Vic childcare centre closed, 100 isolating
A childcare centre is closed and up to 100 people are self-isolating after a girl connected to a cluster in Melbourne's northern suburbs tested positive to COVID-19.
The young girl is among three new cases recorded in Victoria on Thursday, although the two other infections are under investigation and may be removed from the state's tally.
Premier Daniel Andrews confirmed one of the two cases tested positive for the virus back in August, while the other was a close contact of a positive case that same month.
An expert review panel is meeting on Thursday to review the cases.
"This is another good day of low numbers," Mr Andrews said, adding Melbourne's 14-day average dropped to 2.4 cases, while regional Victoria's is at zero.
Melbourne's mystery cases for the fortnight, meanwhile, to Monday rose by one to four.
Department of Health and Human Services deputy secretary for outbreak management Euan Wallace said the girl attended the Good Start Early Learning Centre on Plenty Road in Bundoora between October 20 and 22.
The family went into self-isolation after the mother tested positive on October 25.
The girl initially tested negative on October 26, but two days later tested positive.
"I want to make the point that everybody involved in this has done exactly the right thing," Mr Andrews said.
"They have got tested and retested. When it became clear there was a potential for exposure at the childcare centre, that closed."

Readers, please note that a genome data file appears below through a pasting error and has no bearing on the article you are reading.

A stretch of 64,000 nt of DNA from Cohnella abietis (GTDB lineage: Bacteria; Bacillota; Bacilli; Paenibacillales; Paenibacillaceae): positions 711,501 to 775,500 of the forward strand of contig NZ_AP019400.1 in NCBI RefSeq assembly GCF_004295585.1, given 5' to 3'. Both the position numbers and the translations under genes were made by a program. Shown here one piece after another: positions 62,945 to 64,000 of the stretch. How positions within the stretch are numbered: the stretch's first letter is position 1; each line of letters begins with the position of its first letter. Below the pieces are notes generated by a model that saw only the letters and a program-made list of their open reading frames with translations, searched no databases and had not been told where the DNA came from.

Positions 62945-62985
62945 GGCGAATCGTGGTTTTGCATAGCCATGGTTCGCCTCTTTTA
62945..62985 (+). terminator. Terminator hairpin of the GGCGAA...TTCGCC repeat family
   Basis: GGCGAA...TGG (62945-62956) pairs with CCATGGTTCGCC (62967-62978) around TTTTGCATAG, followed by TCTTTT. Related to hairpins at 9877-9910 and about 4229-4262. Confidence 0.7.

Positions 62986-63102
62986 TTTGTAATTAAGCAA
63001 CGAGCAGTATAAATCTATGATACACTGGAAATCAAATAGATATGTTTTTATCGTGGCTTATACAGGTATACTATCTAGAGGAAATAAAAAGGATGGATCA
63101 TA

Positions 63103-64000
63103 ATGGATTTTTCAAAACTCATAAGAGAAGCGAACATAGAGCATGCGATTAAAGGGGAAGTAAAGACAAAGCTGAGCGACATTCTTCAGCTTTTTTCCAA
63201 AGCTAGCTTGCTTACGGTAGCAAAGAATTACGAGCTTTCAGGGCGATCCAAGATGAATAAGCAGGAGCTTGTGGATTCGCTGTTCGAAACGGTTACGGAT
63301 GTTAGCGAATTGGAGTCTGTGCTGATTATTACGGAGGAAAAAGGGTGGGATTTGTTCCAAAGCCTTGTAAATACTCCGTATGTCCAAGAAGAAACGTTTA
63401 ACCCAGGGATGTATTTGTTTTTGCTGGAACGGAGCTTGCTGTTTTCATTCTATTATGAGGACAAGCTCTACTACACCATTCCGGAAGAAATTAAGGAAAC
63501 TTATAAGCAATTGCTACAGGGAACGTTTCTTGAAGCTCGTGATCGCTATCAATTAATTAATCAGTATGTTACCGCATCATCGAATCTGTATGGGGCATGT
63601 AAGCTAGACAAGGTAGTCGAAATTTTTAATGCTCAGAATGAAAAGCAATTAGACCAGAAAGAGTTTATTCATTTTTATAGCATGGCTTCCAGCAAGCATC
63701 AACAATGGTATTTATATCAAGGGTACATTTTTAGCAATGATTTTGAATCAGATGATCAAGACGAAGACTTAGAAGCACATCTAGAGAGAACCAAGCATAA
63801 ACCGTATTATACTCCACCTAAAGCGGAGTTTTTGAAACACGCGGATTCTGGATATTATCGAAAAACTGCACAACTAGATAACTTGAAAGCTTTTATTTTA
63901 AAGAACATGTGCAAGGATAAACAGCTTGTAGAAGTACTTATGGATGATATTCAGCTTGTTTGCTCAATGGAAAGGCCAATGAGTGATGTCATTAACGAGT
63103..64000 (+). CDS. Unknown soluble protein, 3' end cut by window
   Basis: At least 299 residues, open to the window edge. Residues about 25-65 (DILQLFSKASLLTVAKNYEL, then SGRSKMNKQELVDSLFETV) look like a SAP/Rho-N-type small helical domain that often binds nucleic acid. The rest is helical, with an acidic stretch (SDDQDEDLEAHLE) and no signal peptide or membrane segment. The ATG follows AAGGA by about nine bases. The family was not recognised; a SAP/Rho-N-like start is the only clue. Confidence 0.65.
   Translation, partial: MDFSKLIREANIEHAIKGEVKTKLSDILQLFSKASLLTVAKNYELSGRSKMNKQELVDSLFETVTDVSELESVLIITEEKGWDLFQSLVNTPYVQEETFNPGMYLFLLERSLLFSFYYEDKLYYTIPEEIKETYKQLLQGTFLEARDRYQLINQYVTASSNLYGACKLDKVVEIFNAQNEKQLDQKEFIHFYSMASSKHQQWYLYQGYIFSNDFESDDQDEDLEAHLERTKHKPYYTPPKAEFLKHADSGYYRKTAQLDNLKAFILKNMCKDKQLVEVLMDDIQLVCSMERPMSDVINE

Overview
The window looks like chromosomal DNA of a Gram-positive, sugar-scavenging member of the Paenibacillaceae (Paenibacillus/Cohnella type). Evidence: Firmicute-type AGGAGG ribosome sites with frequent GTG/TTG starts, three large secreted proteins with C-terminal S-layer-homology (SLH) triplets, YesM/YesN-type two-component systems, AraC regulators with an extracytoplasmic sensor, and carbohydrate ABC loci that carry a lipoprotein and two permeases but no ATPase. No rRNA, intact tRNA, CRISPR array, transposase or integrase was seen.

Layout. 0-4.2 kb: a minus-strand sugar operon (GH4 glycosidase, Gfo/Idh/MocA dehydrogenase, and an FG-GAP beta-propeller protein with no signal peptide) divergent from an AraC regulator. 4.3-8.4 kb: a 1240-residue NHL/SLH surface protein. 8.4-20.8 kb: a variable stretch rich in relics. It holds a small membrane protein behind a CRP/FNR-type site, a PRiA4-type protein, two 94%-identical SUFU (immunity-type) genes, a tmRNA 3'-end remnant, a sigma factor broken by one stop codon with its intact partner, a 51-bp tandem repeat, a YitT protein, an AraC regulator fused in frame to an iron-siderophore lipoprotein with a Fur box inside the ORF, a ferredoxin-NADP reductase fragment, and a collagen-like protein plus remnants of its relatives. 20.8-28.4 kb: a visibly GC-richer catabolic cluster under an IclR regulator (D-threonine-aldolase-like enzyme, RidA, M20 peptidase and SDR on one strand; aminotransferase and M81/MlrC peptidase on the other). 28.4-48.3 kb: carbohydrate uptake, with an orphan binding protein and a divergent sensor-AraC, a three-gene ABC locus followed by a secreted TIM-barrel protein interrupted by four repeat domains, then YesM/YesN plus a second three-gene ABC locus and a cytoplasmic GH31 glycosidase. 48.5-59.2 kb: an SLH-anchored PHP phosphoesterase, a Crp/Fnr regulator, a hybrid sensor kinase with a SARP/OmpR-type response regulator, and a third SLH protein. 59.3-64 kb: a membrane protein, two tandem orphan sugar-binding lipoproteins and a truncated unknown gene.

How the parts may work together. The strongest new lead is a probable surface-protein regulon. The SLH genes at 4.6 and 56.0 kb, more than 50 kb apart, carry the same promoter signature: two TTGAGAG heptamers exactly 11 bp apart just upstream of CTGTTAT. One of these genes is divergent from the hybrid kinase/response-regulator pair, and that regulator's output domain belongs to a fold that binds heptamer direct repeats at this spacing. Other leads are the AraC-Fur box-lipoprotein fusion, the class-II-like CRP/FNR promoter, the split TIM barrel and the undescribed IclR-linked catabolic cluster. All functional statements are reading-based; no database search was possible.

The family is connected to the northern suburbs outbreak, which totals 42 people.
Professor Wallace said a dozen close contacts at the centre have been identified, including eight children and four staff.
Six children and three staff have returned negative test results so far. Their close contacts will also have to undergo testing and will self isolate for 14 days.
The childcare centre will reopen after a deep clean.
The duo praised more than 24,000 Victorians who were tested for coronavirus on Wednesday.
The premier said about 99 per cent of test results were returned within 24 hours.
It comes as the DHHS 2019/20 annual report was tabled in parliament on Thursday.
The department claims stage three restrictions, introduced in Melbourne and the Mitchell Shire in early July, prevented between 9000 and 37,000 additional cases of coronavirus that same month.
Citing modelling by Monash University and the Doherty Institute, the department also claims that if restrictions were not in place during the first wave of the pandemic, Victorians would have seen up to 58,888 new cases every day in April.
"If a business-as-usual approach had been adopted, 10,000 intensive care beds would have been required and as many as 9200 Victorians would have been presenting to hospital every day," the report states.
The report reveals the contact tracing and public health team grew from 57 people at the start of the pandemic to 1891 in June.
The premier said there were now some 2600 contact tracers working for the DHHS.
Now, 98.6 per cent of new cases are interviewed within a day of the case being notified to the health department. Almost all known contacts are notified within 48 hours.
"If every case and all their contacts are isolated within 48 hours from the first test result being received, this can prevent 80 per cent of new infections," the report said.
There were no deaths on Thursday, with the state virus toll remaining at 819 and the national figure at 907.
© AAP 2020